Erythromycin 27 56.3 7 53.8 55.7
Tetracycline 15 31.3 3 23.1 29.5
Chloramphenicol 20 41.7 5 38.5 41
Streptomycin 27 56.3 5 38.5 52.5
Gentamycin 28 58.3 7 53.8 57.4
Rocephin 44 91.7 1 92.3 91.8
Cefuroxime 36 75 8 61.5 72.1
Ceftazidine 17 35.4 5 38.5 36.1

Table 4: Antibiotics Susceptibility to Gram Positive bacteria Isolates.

Out of 29 Gram negative isolated, Rocephin was found to be the best effective antibiotics (89.7%) for the treatment of Gramnegative isolates. This was followed by Gentamycin (65.5%), Streptomycin and Tetracycline (51.7%) each, Colistin (48.8%), Ceftazidine (41.4%), Coltrimoxazole (34.5%), cefuroxime (10.3%) and Ampicillin which was found to be resistant (Table 5).

  E. coli no=3   Klebsiella species no=10   pseudomonas species no=10   Proteus  species no=6   Total
Antibiotics No. sensitive % No. sensitive % No. sensitive % No. sensitive % %
Ampicillin 0 0 0 0 0 0 0 0 0
Tetracycline 1 33.3 6 60 6 60 2 50 51.7
Streptomycin 1 33.3 5 50 6 60 3 50 51.7
Gentamycin 2 66.7 7 70 6 60 4 66.7 65.5
Colistin 2 66.7 5 50 7 70 0 0 43.3
Rocephin 3 100 9 90 9 90 5 89.6 89.7
Cefuroxime 1 33.3 1 1 0 0 1 16.7 10.3
Ceftazidine 2 33.3 4 40 5 50 1 16.7 41.4
Coltrimoxazole 0 0 5 50 3 30 2 33.3 34.5

Table 5: Antibiotic susceptibility to gram negative bacterial isolates.

Discussion

Conjunctivitis is one of the various infectious diseases that are easily contacted by newborns and elderly individual under poor hygienic conditions [7]. This is why the diseases are sometimes seen as an indication of possible outbreak of an infectious diseases and an increase should therefore be of serious concern [8]. This study revealed that 90 (75%) of 120 patients were positive and the remainder do not show any growth. The result showed that male patients had the most prevalent of bacterial conjunctivitis (76.4%), followed by the female patients with (73.8%). Although, there was no gender predilection, conjunctivitis occurs in all ages [9]. Therefore this result showed an occurrence rate in relation to the age group of patients. 11-20 yrs (25.6%) had the highest prevalence of bacterial conjunctivitis, followed by age <12 months (22.2%), while the prevalence for other ages were 1-10 yrs (17.7%), 21-30 yrs (16.7%), 31-40 yrs and 41-50 yrs (5.6%) each 51-60 yrs (4.4%) and 61-70 yrs (2.2%). According to Jellife [10], the predisposing factors and natural tendency of an individual age group to develop this disease depend on the level of hygiene and immune status of the individual. The most common isolated microorganism was Staphylococcus aureus constituting (53.3%) of the total bacterial isolated. This was in line with the work of Martins [11], that the predominantly associated bacterium in conjunctivitis is Staphylococcus aureus due to its presence in large number on the skin surface around the eye. The next organism that has high occurrence was Staphylococcus epidermidis in 13 (14.4%) patients, which could possibly have been skin flora, since the organism is generally seen as an opportunistic pathogen and normal flora of the conjunctiva and skin [12]. Both pseudomonas and klebsiella species formed the third most frequent organisms encountered with 10 (11.1%). Klebsiella has also been documented by various investigators [13,14]. pseudomonas pyocyanea has been reported to cause conjunctivitis following the use of contaminated eye drops [15]. Proteus species has 6 (6.7%) Obi et al, also reported the occurrence of Proteus species in conjunctivitis in their study [13]. Escherichia coli were reported as the most frequent organism among the coliforms [16]. The occurrence 3 (3.3%) may indicate the possibility of feacal materials as a source of infection otherwise members of the Enterobactericeae are less commonly found with bacterial conjunctivitis.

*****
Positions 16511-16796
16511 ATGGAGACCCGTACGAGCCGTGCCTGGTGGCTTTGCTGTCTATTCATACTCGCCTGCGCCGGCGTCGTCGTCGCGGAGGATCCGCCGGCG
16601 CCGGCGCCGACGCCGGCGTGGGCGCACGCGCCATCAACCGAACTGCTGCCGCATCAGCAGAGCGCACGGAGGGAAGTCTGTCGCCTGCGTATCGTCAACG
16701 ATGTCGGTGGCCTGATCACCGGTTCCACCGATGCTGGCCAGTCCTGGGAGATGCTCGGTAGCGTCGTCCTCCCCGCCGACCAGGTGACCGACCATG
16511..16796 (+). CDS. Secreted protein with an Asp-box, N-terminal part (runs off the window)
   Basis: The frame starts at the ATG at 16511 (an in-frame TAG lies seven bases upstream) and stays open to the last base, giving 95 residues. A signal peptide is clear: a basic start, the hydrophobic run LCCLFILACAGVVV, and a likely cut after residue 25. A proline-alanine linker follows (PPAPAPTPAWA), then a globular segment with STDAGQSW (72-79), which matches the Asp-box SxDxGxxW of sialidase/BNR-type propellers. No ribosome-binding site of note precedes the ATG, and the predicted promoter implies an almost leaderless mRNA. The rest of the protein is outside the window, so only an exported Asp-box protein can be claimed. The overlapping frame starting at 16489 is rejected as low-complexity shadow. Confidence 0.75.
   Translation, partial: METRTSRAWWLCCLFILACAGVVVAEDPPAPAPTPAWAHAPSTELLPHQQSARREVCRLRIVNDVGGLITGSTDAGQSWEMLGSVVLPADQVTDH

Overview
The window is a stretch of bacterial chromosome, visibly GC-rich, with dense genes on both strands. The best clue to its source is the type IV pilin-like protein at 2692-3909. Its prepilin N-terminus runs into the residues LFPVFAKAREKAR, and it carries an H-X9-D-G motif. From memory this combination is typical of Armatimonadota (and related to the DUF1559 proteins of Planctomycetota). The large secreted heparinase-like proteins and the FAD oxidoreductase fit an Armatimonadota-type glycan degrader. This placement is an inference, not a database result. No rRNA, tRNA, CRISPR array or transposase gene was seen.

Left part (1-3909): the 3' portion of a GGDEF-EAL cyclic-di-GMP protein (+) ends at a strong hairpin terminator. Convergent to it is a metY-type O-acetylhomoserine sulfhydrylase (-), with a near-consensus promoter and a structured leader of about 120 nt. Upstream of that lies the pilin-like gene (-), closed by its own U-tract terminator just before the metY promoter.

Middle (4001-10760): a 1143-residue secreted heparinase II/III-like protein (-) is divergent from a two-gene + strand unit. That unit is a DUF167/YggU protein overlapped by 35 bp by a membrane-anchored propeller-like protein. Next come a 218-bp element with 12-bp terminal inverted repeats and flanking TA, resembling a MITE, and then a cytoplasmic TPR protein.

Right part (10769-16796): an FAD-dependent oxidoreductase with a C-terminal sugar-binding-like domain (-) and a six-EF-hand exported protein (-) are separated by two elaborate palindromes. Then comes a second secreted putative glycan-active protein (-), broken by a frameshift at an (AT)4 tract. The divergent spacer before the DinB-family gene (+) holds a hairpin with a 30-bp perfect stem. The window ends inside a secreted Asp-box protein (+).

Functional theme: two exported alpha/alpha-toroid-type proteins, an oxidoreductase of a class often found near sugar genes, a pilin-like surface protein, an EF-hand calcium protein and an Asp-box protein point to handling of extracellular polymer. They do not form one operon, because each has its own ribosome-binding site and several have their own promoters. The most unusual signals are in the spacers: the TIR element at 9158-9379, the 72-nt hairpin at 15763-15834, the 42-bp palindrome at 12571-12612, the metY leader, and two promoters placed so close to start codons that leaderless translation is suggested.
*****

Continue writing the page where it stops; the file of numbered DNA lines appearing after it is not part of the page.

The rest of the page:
Conclusion